The use of mobile devices is also blurring the experience of shopping online and in-store. The most notable way is via the use of credit and debit cards, and in particular cards on mobile. Consumers using their devices to pay is increasing, while use of cash declines.

The ‘tap and go’ payments allowed by devices means paying in-store could be as simple as when making a purchase online. This could be enhanced even more when your customer service team carry mobile payment terminals, like those offered by ANZ Worldline Payment Solutions, which let your customer pay anywhere with 4G connectivity. Queues are ditched, payment can be taken right where your customer is most interested and the experience is pleasingly efficient and personalised.

In fact, getting this kind of personalised service right could allow smaller businesses to differentiate their offering and make customers feel seen and rewarded.

3. Personalisation is on the rise

Which brings us to the final big retail trend to keep an eye on as we move into 2023: personalisation.

“The connected experiences that [customers] are having between in-store, online and on mobile allow for personalisation [that will help you] maintain your relationship with your customer and interact with them in a condensed period of time, over lots of different media,” says Anne. “So how do you keep that experience going and make sure that you get that personalisation so you have return customers based on customer advocacy and relationships?”

A compelling in-store experience will help with this. For many customers, the more you can recognise them and personalise their experience of shopping with you, the more you’ll build the kind of relationship they’ll rave about. Focusing on helping customers choose their purchases could really help with this, especially if floor staff members carry devices that can showcase more stock than you can carry in the store. “They can [offer alternatives to the] customer there and then, rather than have to wait; plus they can check them out using their device,” says Anne. “This could allow the staff in the retail store to be a lot more efficient and focus more on the consumer, rather than focusing on how they put a sale through.”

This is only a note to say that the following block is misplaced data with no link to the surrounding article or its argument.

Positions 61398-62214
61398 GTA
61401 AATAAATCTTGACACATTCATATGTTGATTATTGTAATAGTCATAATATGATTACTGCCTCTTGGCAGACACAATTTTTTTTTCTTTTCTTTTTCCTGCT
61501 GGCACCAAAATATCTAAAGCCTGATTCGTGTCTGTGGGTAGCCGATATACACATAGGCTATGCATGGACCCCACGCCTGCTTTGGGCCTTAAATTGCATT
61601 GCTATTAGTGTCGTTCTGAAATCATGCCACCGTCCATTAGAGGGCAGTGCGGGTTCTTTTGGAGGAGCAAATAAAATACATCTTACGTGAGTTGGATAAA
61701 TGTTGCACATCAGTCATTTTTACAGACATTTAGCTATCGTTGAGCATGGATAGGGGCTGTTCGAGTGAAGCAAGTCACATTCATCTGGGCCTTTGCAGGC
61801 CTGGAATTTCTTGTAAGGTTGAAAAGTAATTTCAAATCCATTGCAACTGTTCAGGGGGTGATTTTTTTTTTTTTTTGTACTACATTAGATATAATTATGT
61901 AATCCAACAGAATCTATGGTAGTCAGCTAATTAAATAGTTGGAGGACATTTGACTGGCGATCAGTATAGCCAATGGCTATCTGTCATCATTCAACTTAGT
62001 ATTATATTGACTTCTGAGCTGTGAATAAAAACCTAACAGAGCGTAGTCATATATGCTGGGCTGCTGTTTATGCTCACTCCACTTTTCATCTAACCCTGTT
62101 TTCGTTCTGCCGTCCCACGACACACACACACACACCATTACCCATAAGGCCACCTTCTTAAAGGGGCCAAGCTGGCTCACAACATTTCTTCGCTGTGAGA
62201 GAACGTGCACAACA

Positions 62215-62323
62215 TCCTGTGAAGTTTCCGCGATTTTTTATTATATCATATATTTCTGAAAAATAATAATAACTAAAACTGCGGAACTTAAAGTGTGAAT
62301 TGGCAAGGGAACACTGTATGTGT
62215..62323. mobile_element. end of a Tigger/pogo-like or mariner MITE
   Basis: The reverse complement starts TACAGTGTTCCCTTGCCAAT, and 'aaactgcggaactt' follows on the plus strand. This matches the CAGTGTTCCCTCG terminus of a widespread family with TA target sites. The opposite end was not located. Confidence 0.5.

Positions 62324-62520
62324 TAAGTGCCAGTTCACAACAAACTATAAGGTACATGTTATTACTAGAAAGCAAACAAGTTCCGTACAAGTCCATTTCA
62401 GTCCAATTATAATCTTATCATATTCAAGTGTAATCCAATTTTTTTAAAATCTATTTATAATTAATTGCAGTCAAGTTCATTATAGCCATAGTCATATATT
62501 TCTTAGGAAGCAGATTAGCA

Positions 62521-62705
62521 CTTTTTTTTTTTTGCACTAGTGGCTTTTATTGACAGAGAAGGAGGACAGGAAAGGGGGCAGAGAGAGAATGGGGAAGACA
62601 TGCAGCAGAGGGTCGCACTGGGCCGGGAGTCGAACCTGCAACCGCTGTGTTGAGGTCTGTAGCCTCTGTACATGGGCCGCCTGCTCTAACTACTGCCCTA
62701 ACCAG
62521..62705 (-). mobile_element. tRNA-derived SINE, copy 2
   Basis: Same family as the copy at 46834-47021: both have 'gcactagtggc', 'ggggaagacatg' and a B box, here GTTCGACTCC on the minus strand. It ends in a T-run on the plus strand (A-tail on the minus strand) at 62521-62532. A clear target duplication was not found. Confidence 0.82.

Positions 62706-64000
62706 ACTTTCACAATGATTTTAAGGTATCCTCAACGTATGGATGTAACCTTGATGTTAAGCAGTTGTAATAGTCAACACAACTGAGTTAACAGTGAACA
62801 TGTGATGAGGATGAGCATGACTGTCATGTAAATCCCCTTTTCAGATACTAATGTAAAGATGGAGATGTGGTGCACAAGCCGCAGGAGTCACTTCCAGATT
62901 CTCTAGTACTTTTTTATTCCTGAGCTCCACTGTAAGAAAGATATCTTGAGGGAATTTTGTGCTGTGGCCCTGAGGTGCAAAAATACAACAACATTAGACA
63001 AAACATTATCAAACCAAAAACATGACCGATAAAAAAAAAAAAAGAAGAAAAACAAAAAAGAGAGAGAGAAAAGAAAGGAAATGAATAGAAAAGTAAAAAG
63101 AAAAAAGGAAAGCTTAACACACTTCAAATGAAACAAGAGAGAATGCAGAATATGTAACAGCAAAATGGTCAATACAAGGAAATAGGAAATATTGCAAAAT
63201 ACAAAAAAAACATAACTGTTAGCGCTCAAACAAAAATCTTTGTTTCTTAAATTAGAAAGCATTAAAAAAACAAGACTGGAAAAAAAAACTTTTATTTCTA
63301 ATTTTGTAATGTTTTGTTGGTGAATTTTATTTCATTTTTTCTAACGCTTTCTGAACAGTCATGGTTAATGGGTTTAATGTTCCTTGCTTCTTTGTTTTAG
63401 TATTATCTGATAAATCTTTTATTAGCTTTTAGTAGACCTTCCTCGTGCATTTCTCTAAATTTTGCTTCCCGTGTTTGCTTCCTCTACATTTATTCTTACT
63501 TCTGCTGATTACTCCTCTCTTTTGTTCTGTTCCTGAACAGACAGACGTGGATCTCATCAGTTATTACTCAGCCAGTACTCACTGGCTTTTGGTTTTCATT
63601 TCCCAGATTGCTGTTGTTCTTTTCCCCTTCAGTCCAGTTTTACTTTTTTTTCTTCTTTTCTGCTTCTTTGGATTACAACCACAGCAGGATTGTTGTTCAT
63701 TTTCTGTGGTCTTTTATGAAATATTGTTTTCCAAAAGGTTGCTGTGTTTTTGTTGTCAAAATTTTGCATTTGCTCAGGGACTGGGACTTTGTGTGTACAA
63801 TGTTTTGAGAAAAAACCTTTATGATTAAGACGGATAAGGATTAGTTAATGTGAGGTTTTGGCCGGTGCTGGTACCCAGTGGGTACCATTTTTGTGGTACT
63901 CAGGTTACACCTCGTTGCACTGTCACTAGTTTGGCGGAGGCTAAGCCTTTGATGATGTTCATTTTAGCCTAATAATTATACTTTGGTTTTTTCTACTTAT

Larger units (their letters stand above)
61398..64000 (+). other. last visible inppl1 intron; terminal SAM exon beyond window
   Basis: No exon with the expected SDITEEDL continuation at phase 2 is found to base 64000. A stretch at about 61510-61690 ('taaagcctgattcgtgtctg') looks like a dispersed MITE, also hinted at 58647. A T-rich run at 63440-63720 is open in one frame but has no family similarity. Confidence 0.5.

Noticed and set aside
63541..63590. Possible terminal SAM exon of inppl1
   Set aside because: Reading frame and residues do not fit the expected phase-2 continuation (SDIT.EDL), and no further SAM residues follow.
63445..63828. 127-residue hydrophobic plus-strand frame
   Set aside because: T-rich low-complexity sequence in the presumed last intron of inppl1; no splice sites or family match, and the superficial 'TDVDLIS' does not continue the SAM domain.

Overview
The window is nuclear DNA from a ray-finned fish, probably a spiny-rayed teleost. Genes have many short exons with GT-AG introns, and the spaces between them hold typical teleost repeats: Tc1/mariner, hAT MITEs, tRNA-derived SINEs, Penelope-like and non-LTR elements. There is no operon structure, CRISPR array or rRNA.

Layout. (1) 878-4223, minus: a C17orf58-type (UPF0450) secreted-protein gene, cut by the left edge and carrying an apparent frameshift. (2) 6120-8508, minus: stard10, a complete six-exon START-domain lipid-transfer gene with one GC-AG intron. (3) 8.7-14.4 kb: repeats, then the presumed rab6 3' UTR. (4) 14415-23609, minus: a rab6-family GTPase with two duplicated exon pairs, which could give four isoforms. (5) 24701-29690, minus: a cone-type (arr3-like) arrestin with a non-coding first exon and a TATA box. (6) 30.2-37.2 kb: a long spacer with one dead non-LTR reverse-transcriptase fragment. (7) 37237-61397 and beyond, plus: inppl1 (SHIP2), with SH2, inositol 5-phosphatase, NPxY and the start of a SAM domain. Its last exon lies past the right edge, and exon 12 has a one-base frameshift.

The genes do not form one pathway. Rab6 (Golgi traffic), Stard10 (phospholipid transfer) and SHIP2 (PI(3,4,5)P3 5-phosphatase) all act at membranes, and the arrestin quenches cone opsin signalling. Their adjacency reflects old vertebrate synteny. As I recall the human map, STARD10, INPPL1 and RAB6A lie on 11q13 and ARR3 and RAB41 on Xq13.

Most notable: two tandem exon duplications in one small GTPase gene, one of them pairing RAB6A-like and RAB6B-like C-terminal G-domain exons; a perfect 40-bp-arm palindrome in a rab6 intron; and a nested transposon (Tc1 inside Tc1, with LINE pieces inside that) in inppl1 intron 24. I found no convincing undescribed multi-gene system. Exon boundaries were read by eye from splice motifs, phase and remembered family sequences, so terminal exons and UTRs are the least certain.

Loyalty programs are another way to convert casual customers in to ‘regulars’. There’s more on this topic coming in the webinar – sign up to watch this free conversation live on November 3.

REGISTER NOW: Preparing your business for 2023 webinar

This article is brought to you by Kochie’s Business Builders, sponsored by ANZ Worldline Payment Solutions.

Feature image: AdobeStock.

ANZ Worldline Payment Solutions means Worldline Australia Pty Ltd ACN 645 073 034 (“Worldline”), a provider of merchant solutions. Worldline is not an authorised deposit taking institution (ADI) and entry into any agreement with Worldline is neither a deposit nor liability of Australia and New Zealand Banking Group Limited ACN 005 357 522 (“ANZ”) or any of its related bodies corporate (together “ANZ Group”). Neither ANZ nor any other member of the ANZ Group stands behind or guarantees Worldline.

This publication is intended to provide general information only and should not be relied on in substitution for professional legal or financial advice. Any opinions, conclusions or recommendations are reasonably held, based on the information available at the time of publication, but are subject to change without notice and Worldline Australia Pty Ltd makes no representation as to the accuracy, reliability or completeness of the information. Any projections, forecasts or forward-looking statements contained in this publication are based on a number of assumptions and estimates, are subject to contingencies and uncertainties and may not eventuate. To the extent permitted by law, Worldline Australia Pty Ltd will not be liable to any person for any error or omission contained in the webinar or for any loss or damage suffered by any person relying on the information contained in the publication.